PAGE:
Author Topic: ISIS Brides, should they be allowed back ?  (Read 2834 times)

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Offline Vertigo Swirl

Re: ISIS Brides, should they be allowed back ?
« Reply #15 on: February 18, 2019, 08:08:51 AM »
Being s threat to national security can result in loss of citizenship
This woman should be made an example of so that when other girls decide to go find an ISIS husband they know that they will be banished from the country forever. 
"The answer is that no-one here believes the parents were directly involved in MM's disappearance" - G-Unit.

Online G-Unit

Re: ISIS Brides, should they be allowed back ?
« Reply #16 on: February 18, 2019, 08:10:39 AM »
They can be stripped of their citizenship.  Leaving the country to join ISIS should result in an automatic rescinding of all citizenship rights IMO.

People with only British citizenship can't be stripped of their citizenship.
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Offline Vertigo Swirl

Re: ISIS Brides, should they be allowed back ?
« Reply #17 on: February 18, 2019, 08:14:53 AM »
People with only British citizenship can't be stripped of their citizenship.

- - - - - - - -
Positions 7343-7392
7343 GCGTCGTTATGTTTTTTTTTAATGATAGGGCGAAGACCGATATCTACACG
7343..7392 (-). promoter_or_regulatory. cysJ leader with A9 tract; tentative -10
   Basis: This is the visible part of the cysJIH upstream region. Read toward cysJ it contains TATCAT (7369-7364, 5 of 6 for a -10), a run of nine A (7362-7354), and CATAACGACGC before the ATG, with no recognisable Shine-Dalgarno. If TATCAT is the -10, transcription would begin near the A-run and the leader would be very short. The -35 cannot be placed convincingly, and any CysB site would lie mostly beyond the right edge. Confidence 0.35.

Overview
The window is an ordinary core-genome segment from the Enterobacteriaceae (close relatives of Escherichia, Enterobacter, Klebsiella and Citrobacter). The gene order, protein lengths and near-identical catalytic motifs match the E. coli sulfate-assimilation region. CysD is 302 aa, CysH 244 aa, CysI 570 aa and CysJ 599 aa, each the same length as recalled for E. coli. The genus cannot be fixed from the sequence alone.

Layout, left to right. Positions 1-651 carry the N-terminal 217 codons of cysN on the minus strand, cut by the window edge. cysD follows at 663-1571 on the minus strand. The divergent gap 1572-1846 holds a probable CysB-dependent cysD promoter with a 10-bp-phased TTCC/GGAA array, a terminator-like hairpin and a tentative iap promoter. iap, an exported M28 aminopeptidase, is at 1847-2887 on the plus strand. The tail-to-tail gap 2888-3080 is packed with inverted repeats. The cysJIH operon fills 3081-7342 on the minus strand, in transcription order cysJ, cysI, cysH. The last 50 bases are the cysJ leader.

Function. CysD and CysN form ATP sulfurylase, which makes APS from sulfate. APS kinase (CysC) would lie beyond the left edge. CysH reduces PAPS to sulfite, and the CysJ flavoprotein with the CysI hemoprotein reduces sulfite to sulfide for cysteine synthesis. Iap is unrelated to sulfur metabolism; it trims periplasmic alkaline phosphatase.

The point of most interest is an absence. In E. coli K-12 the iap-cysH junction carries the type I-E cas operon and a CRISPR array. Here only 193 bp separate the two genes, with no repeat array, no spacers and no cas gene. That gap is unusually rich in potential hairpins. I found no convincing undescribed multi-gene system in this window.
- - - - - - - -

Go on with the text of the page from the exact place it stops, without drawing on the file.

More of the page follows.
Oh.  Better tell the Home Secretary then cos he said they could.  Once again, you demonstrate your superior knowledge in all things.
"The answer is that no-one here believes the parents were directly involved in MM's disappearance" - G-Unit.

Online Davel

Re: ISIS Brides, should they be allowed back ?
« Reply #18 on: February 18, 2019, 08:16:43 AM »
you need to do a little more research



People with only British citizenship can't be stripped of their citizenship.

You can lose your citizenship if you’re a naturalised British citizen if it’s found that you’ve lied on your application. Although it’s possible to lose your citizenship if you’re a British national by birth, it’s unusual, and usually only happens if someone is considered a threat to national security. The Home Secretary can choose to remove citizenship in this case.

transferwise.com/gb/blog/dual-citizenship-united-kingdom

British citizenship used to be for life - but a growing number of people are being stripped of their passports. BBC Radio 4's Law in Action programme investigates.
www.bbc.co.uk/news/uk-politics-21783475